When is it Okay to Extend Financial Assistance to Employees?

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It is a sad truth that the American Dream has become harder and harder to achieve.

Americans are working longer hours for lower wages than they did 40 years ago, while at the same time, prices have doubled. The cost of living has outpaced wage growth so much that many Americans now work two or three jobs to stay afloat financially. Even more disturbing, the lifetime earnings of an average worker in America today can’t support a middle-class lifestyle over their retirement years compared with workers from previous generations who were paid less overall but had higher pay rates about inflation.

To address these complex realities and ensure fair treatment for all employees, employers need to provide competitive salaries and benefits packages to attract and retain the best talent in today’s tight job market. However, there are times when employers may need to go beyond what is required by law and offer extra financial assistance to employees who are struggling with difficult personal situations.

However, it is essential to identify those situations to establish rules on who gets financial assistance. Here are some of those events that could warrant the move.

Medical Bill with Stethoscope.

Mountains of Medical Bills

Medical bills can become a significant financial struggle for employees, even if they are not the ones hospitalized. Medical bills are the leading cause of bankruptcy in America.

Financial assistance from employers can help employees with mounting medical bills. This type of assistance can take a few different forms, such as providing employees with a stipend to help pay their medical expenses, waiving co-pays and deductibles, or reimbursing employees for out-of-pocket medical costs.

Employers should also consider offering employees access to health insurance plans with low or no premiums. It will help employees avoid incurring large medical debts if they need to seek treatment. However, it should already be a given from the start.

Employers should also be aware that the Affordable Care Act (ACA) requires them to provide coverage for their employees’ dependents, even if they do not employ those dependents.

Death of a Spouse or Child

The death of a spouse or child can be one of the most challenging things an employee has to go through. Not only is the emotional toll devastating, but the financial implications can be crippling as well.

Employers can provide employees with extra assistance in these difficult times by offering paid bereavement leave, paying for funeral expenses, and helping employees cover other associated costs such as medical bills and debts.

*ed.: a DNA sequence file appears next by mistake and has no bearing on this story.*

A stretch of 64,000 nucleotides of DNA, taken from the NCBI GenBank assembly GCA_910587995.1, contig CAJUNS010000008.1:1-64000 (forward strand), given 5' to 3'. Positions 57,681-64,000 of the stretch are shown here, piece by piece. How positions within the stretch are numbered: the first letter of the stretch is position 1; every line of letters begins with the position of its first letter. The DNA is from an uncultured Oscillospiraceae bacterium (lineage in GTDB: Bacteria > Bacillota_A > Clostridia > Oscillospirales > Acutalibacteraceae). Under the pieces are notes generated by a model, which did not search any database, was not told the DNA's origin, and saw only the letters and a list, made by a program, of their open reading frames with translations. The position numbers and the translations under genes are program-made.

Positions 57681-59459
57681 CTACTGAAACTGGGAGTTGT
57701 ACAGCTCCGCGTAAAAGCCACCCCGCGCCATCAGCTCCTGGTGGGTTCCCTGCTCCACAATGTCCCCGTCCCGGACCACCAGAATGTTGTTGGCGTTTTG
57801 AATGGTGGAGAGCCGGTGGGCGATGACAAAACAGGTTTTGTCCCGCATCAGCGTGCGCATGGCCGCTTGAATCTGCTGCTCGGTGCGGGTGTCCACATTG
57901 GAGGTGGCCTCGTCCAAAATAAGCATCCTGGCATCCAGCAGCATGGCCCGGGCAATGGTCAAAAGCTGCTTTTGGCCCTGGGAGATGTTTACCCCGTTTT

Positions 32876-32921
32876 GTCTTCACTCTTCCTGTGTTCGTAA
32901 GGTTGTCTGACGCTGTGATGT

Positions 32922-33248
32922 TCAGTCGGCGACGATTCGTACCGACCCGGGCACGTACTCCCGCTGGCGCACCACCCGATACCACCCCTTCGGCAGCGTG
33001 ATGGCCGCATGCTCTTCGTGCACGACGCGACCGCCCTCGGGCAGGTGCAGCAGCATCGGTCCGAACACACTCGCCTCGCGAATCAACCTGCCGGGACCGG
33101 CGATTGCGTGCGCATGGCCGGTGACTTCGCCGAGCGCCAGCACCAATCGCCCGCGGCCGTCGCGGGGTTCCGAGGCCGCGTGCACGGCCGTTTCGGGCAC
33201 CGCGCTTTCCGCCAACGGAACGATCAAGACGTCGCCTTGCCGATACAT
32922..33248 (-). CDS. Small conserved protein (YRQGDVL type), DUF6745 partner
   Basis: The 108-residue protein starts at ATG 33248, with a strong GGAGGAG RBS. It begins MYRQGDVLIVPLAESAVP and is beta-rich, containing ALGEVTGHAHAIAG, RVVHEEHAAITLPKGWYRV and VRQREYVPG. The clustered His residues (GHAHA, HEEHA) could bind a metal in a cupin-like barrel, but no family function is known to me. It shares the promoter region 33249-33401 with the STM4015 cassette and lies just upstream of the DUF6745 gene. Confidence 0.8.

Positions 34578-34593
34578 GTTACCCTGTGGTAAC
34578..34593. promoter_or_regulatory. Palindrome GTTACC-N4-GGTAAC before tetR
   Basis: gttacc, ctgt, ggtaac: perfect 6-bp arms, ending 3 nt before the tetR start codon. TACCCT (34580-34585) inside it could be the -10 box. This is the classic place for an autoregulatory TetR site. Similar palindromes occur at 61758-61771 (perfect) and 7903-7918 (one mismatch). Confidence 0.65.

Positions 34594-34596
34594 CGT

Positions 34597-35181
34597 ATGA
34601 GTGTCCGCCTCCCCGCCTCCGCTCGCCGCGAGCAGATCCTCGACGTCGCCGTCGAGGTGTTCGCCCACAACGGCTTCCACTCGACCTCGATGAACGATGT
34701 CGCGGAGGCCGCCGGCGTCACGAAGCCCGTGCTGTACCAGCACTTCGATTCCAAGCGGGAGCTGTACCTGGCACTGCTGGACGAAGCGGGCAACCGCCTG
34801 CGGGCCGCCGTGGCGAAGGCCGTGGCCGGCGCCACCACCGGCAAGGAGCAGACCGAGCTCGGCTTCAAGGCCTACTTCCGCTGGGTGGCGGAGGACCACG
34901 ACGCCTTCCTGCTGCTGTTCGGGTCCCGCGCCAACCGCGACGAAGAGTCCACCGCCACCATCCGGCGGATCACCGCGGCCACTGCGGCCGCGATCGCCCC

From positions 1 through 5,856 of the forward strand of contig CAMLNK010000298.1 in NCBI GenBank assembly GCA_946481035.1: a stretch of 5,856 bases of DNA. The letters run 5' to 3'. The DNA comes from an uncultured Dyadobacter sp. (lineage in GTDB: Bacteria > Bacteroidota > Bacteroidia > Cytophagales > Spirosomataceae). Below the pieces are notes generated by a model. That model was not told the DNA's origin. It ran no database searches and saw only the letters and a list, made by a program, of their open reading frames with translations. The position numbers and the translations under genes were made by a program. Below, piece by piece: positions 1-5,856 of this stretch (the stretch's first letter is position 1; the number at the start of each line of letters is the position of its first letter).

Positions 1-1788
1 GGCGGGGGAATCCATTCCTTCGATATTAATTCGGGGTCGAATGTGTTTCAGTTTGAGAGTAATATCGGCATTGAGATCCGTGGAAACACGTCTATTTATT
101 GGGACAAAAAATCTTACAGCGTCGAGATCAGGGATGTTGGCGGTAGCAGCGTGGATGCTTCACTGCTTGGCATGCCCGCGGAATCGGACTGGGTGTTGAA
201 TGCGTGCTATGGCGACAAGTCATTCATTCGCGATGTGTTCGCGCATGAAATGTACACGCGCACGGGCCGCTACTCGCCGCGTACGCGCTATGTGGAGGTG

Paid bereavement leave is not part of the law, but many companies offer it to show their support for employees during a difficult times.

Funeral expenses can be expensive, and many families struggle to pay for them. Employers can help by paying for the funeral or reimbursing employees for their funeral costs.

Many employers also offer assistance with other associated costs, such as medical bills and debts. This type of support can be invaluable to employees grieving and trying to cope with their loss.

Natural Disasters

When a natural disaster such as a hurricane or tornado strikes, it can cause significant damage to homes and businesses. Employees can be left struggling to rebuild their lives while also trying to work and provide for their families.

Employers can provide relief to their employees in times of crisis by paying employees who cannot work because of the natural disaster, providing them with short-term housing, or reimbursing them for their lost wages.

Employers should also consider allowing employees to donate vacation days to co-workers who have been affected by the natural disaster.

Many employers offer assistance in the form of short-term housing when a natural disaster strikes. It can be a massive help to employees who have lost their homes and need a place to stay.

Employers can also pay employees who cannot work because of a natural disaster. It can help employees financially while they are trying to rebuild their lives. Reimbursing employees for their lost wages can also provide much-needed financial relief.

Medical Surgery

Many people do not realize that medical surgeries can be a significant burst of unexpected financial expenses. While the surgery may be necessary, the associated costs can be difficult for employees to cover.

Employers can help employees cover the cost of medical surgeries by reimbursing them for their out-of-pocket costs, providing them with a stipend to help pay for the surgery, or waiving co-pays and deductibles.

Medical surgeries can be a significant financial burden, but employers can help their employees cover the costs. However, it is dental issues that could bankrupt employees more. Dental problems are significantly painful for employees, and they might require surgery immediately. One way to do it is to partner with dental establishments, providing discounts for employees should they have problems with their oral health. Getting All-on-4 dental implants can be costly, but your employee might need them immediately without financial preparations. Since it is not part of the HMO coverage, the least you could do is assist them financially.

Offering financial assistance to employees in a crisis can be an investment for employer loyalty. When you show your support and care for your employee, it means something to them as individuals and their family members. This type of investment could go a long way towards ensuring that they remain loyal to your company or organization even after going through such difficult times.

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